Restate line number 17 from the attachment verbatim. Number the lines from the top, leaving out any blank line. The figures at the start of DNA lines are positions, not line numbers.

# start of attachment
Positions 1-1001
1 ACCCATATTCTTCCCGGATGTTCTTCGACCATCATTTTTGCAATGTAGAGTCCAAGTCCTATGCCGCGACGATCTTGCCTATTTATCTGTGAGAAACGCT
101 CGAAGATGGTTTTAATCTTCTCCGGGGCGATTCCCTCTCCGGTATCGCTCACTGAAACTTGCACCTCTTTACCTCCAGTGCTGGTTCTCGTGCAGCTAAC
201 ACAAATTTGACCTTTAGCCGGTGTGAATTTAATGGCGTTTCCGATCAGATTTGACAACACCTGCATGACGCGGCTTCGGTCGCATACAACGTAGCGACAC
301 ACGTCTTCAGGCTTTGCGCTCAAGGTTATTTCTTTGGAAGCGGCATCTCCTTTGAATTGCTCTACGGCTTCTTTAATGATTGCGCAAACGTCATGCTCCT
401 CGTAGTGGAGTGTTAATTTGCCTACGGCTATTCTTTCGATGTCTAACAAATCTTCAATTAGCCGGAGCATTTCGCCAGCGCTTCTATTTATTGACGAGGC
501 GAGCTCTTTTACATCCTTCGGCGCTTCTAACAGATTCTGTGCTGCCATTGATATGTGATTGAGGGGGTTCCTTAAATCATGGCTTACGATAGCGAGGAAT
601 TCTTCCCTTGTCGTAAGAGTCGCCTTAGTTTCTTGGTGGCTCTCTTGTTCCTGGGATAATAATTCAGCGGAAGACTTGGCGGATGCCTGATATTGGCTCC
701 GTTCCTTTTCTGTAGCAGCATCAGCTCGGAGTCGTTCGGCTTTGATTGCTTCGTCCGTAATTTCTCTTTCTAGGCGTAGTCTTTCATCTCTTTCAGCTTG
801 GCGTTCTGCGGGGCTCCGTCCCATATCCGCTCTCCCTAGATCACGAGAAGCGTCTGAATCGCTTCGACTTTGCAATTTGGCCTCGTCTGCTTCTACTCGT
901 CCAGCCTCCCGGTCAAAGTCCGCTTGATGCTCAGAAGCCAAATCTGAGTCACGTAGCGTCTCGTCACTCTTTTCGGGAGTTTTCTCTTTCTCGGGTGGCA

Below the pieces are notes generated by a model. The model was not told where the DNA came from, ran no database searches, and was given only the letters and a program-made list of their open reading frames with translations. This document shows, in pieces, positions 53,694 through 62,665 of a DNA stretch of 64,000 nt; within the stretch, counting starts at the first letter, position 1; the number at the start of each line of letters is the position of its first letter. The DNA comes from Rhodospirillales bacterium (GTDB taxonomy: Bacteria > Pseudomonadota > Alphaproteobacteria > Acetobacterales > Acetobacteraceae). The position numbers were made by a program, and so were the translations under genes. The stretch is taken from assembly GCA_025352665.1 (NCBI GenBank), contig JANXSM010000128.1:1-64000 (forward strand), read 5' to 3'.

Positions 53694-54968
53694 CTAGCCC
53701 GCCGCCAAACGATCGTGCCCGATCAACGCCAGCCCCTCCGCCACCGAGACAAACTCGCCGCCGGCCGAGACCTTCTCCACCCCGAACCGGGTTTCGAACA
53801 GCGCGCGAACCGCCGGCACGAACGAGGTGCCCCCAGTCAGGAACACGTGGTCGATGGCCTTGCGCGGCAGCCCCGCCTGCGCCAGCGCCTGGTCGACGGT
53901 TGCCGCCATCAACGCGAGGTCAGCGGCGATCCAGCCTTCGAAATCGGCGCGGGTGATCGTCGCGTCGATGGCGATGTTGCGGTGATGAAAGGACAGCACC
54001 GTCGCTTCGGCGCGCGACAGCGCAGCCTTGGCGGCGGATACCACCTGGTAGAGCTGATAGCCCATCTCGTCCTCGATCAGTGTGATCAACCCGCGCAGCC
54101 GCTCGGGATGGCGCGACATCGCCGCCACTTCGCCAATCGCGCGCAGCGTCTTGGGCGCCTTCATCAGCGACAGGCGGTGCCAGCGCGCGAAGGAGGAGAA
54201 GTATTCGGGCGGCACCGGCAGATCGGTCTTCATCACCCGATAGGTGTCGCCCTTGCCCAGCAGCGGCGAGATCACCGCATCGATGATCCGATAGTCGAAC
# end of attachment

53901 TGCCGCCATCAACGCGAGGTCAGCGGCGATCCAGCCTTCGAAATCGGCGCGGGTGATCGTCGCGTCGATGGCGATGTTGCGGTGATGAAAGGACAGCACC